Saturday, June 19, 2004

When news of the beheading of an American in Saudi Arabia by terrorists reached the nation yesterday, reactions were a mix of outrage and disgust.

Rick Warren, a 44-year-old appliance technician in Lexington, Ky., was driving home from work when he heard about the death of Paul M. Johnson Jr. on the radio.

“At first I was very depressed and hurt for his family, but then I got angry. Americans need to understand what is going on and unite in this effort to stop terrorism,” Mr. Warren said. “I don’t care if you are conservative, liberal, Democrat or Republican. The name-calling needs to stop, they need to stop calling the president a liar because it is emboldening these people and just making their resolve stronger and they think they are winning.

“It breaks my heart, this guy was not doing anything but working.”

Mr. Warren’s wife, Lori, said she was “repulsed” by the beheading of Mr. Johnson, an engineer, by Islamist terrorists.

“I now believe stronger than ever in the war on terrorism, because this wasn’t an attack on our military, but an absolute attack on America,” said Mrs. Warren, 41. “It has made me even more believing that the war on terrorism has to continue.”

Scott Reynolds, a 42-year-old electrical contractor from Windsor, Colo., called the beheading “cowardly.”

“I think they are backing off and attacking people who don’t shoot back,” Mr. Reynolds said. “I think we are doing the right thing and need to get a little more aggressive.”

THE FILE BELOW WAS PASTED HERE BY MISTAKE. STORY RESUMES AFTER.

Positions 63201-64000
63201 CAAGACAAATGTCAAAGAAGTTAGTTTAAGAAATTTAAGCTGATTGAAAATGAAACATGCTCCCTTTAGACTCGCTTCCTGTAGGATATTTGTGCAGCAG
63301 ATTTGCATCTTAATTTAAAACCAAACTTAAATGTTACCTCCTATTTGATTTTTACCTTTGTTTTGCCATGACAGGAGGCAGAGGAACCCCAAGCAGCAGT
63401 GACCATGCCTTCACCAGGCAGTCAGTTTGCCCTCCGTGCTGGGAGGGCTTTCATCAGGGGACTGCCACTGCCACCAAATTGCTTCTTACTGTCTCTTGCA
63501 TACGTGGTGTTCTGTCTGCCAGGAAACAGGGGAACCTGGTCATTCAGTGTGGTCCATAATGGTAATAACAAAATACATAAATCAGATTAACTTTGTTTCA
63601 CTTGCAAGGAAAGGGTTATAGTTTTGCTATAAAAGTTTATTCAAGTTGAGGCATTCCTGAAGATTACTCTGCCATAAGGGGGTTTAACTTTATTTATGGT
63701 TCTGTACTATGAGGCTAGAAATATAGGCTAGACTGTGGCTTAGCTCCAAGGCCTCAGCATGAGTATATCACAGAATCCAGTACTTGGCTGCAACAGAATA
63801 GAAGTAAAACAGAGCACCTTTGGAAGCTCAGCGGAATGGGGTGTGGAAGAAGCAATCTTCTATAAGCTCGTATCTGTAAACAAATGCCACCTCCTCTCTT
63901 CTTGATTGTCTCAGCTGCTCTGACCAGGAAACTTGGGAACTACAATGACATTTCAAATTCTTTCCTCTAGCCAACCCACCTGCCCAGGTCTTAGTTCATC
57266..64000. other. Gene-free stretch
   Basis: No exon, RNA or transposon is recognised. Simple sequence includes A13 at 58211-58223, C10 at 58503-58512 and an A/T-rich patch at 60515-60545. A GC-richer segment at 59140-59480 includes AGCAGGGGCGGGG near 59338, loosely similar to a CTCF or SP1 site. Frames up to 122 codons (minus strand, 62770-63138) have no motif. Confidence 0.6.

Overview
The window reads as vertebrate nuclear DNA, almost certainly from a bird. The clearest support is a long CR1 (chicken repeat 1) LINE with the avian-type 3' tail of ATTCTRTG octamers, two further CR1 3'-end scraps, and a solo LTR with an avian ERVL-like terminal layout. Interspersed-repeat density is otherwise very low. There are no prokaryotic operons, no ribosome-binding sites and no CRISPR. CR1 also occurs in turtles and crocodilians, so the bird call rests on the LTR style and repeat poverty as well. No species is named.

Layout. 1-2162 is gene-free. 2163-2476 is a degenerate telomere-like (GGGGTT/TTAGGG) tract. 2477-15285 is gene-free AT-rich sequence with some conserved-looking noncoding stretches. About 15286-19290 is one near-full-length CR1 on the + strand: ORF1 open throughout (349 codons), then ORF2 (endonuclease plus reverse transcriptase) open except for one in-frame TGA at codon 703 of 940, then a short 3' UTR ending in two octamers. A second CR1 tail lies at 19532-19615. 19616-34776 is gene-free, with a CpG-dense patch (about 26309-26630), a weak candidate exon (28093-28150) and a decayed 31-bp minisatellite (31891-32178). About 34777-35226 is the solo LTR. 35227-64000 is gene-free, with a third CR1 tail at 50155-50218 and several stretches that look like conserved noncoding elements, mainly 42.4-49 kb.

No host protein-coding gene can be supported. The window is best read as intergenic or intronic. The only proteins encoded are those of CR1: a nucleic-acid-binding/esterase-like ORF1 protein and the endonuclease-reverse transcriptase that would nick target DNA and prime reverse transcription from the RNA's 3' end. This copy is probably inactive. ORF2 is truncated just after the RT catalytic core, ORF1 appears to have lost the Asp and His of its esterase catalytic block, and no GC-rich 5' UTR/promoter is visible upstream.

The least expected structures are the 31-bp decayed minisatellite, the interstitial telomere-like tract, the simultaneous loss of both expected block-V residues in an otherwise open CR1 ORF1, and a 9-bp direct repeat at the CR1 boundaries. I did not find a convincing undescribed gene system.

Milt Shannon, a Vietnam veteran, said members of Dundalk American Legion Post No. 38 in Baltimore were uniformly “outraged” yesterday at the news of the beheading.

“I’m tired of all this squabbling between the left and the right, the Democrats and Republicans in this country. We need to unite, get strong … we are at war.”

Mr. Shannon said he would like to see a revival of the kind of national unity that was in place during World War II. If that doesn’t happen, he said, “They [terrorists] will be hitting our schools, bridges, highways” and other infrastructure with bombs and chemical and biological agents.

“Believe me. We will be hit again,” he said.

Stan Komen, a liquor store owner in Peoria, Ill., said he had not heard of the beheading of Mr. Johnson until a reporter called. “But I’m not surprised.”

He also said he was not surprised to learn that the suspects in the slaying are leaders of the al Qaeda terrorist network in Saudi Arabia.

As for whether the gruesome beheading of another American in the Mideast strengthens his support for the war on terrorism, Mr. Komen said, “Al Qaeda seems to be the war on terror. If we deal with them, we deal with terrorism.”

At the same time, he said, the United States needs to find away to get out of Iraq “in some honorable fashion.”

The U.S. occupation of Iraq is “attracting every terrorist in the Mideast … that whole area will be a cauldron until America gets out,” said Mr. Komen. “The president must do whatever is necessary to defend the United States … al Qaeda is more of a threat than Iraq.”

At American Legion Post 108 in Cheverly, “everyone was rather solemn” at the news of the beheading, said bartender Brenda Callahan.

“They say everything is fair in love and war, but I can’t believe anyone would do that. One veteran said we should start” beheading the terrorists, Ms. Callahan said.

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